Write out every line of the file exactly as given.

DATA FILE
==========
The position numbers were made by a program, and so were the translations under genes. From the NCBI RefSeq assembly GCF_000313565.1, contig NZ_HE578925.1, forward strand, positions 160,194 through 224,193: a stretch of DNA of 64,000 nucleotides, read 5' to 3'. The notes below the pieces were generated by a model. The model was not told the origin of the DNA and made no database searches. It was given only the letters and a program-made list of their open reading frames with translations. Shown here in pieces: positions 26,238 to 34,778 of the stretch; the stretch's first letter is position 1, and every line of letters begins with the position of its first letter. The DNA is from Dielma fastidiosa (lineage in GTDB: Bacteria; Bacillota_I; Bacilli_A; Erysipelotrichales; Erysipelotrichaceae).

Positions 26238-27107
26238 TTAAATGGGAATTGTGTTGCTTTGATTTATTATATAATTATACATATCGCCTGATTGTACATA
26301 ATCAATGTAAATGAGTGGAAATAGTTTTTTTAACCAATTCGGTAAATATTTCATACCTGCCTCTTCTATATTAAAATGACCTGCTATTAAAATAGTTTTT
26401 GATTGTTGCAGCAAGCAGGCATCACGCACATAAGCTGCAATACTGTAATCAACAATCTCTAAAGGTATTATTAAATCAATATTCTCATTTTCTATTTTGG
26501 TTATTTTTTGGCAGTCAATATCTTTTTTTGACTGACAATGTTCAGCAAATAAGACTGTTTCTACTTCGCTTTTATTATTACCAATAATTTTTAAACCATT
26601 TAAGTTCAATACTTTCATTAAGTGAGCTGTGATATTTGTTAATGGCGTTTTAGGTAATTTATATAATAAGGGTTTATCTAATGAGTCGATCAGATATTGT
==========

The position numbers were made by a program, and so were the translations under genes. From the NCBI RefSeq assembly GCF_000313565.1, contig NZ_HE578925.1, forward strand, positions 160,194 through 224,193: a stretch of DNA of 64,000 nucleotides, read 5' to 3'. The notes below the pieces were generated by a model. The model was not told the origin of the DNA and made no database searches. It was given only the letters and a program-made list of their open reading frames with translations. Shown here in pieces: positions 26,238 to 34,778 of the stretch; the stretch's first letter is position 1, and every line of letters begins with the position of its first letter. The DNA is from Dielma fastidiosa (lineage in GTDB: Bacteria; Bacillota_I; Bacilli_A; Erysipelotrichales; Erysipelotrichaceae).

Positions 26238-27107
26238 TTAAATGGGAATTGTGTTGCTTTGATTTATTATATAATTATACATATCGCCTGATTGTACATA
26301 ATCAATGTAAATGAGTGGAAATAGTTTTTTTAACCAATTCGGTAAATATTTCATACCTGCCTCTTCTATATTAAAATGACCTGCTATTAAAATAGTTTTT
26401 GATTGTTGCAGCAAGCAGGCATCACGCACATAAGCTGCAATACTGTAATCAACAATCTCTAAAGGTATTATTAAATCAATATTCTCATTTTCTATTTTGG
26501 TTATTTTTTGGCAGTCAATATCTTTTTTTGACTGACAATGTTCAGCAAATAAGACTGTTTCTACTTCGCTTTTATTATTACCAATAATTTTTAAACCATT
26601 TAAGTTCAATACTTTCATTAAGTGAGCTGTGATATTTGTTAATGGCGTTTTAGGTAATTTATATAATAAGGGTTTATCTAATGAGTCGATCAGATATTGT